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City to study gaming site issue

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Fargo,North Dakota 58102 http://www.westfargopioneer.com/sites/all/themes/westfargopioneer_theme/images/social_default_image.png
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City to study gaming site issue
Fargo North Dakota 101 5th Street North 58102

The lack of gaming at Brad Hemerick’s bar, The Nestor, and his struggles to find a charitable organization to set up there are taking a toll on business.

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So when Hemerick took his concerns to Fargo city commissioners Monday and asked that organizations be allowed more than two gaming sites at a time -- not now allowed -- he was expecting a different response.

“I was hoping for a ‘yes’ vote so this could be turned around for me and others,” said Hemerick, adding that business at the Nestor, 1001 NP Ave. in Fargo, is down 23 percent since charitable gaming left in December.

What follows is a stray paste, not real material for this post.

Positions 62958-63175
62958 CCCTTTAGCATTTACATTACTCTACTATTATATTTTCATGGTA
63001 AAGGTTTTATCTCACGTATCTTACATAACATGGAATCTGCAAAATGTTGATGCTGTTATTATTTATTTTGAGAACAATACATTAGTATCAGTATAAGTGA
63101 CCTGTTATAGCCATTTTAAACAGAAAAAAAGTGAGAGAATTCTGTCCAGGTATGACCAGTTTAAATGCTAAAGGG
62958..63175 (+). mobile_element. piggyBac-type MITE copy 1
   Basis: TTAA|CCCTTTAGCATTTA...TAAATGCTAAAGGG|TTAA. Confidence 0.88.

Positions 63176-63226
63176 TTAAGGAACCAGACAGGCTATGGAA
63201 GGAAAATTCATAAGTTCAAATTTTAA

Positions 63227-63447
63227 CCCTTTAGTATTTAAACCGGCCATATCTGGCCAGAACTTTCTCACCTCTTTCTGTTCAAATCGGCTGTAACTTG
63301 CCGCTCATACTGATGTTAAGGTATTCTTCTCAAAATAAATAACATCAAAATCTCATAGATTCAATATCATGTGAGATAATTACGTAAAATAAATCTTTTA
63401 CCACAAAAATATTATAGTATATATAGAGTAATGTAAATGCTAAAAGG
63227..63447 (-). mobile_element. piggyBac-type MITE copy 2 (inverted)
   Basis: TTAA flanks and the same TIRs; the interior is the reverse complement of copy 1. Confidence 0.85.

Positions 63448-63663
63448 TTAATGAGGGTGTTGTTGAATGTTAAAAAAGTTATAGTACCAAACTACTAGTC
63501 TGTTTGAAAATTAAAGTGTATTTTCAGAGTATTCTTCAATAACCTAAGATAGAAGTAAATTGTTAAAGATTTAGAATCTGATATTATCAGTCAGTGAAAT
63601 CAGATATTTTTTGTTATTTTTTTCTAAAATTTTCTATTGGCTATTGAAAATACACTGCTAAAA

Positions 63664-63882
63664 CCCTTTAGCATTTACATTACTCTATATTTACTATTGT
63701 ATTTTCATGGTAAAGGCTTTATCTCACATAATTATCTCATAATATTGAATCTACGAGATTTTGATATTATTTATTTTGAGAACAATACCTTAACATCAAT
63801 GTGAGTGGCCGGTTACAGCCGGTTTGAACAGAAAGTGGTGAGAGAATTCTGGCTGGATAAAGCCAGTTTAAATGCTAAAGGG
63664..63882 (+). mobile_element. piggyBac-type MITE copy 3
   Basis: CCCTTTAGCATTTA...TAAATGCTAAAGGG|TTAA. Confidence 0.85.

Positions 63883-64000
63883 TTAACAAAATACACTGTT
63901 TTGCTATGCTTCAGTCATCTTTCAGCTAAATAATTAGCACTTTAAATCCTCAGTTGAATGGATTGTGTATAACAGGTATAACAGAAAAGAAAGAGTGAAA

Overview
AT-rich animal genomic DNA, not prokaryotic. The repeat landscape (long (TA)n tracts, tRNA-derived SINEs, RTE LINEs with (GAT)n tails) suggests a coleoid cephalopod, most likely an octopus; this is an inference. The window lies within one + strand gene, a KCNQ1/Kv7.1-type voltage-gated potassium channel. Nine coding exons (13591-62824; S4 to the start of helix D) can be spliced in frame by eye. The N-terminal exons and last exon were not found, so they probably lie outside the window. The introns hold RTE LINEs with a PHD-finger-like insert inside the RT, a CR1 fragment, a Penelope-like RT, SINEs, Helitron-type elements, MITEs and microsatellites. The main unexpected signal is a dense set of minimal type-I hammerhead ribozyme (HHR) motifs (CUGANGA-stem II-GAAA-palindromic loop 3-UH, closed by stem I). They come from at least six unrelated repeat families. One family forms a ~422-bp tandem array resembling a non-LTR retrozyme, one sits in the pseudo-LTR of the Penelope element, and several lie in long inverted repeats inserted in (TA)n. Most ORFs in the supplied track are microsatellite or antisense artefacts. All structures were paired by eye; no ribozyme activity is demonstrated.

Though some city commissioners were empathic, none was prepared to change the city’s gambling policy. Instead, they’ll have city staff study the issue and come back with a recommendation.

“I need a lot more information,” said Commissioner Thomas Lane.

Current city policy prohibits charitable organizations from operating at more than two licensed liquor establishments at the same time.

Hemerick said the minimum should be raised to three, if not more.

He said he’s been searching for a new charitable organization to set up a gaming site since but hasn’t had any luck because none are available.

Hemerick said he can’t understand why a growing city like Fargo wouldn’t want to ease up on gaming restrictions.

Not doing so is costing the city, state and the charities “a vast amount of revenue,” he added.

Moorhead’s city ordinance allows charitable gaming organizations to operate up to six sites, or more if the City Council passes a special resolution, according to City Clerk Kay Bucholz.

Fargo’s two-site limit has been in place since 1981, when the City Commission adopted gambling guidelines. The intent was to give all charitable organizations an equal chance to raise money.

City Commissioner John Cosgriff said he understands Hemerick’s concern and hopes something can be worked out soon.

State law allows licensed charitable organizations to operate up to 25 gaming sites or more if the attorney general grants a waiver.

The state gives cities the discretion to approve gaming permits and set site limits.

Readers can reach Forum reporter Mary Jo Almquist at (701) 241-5531

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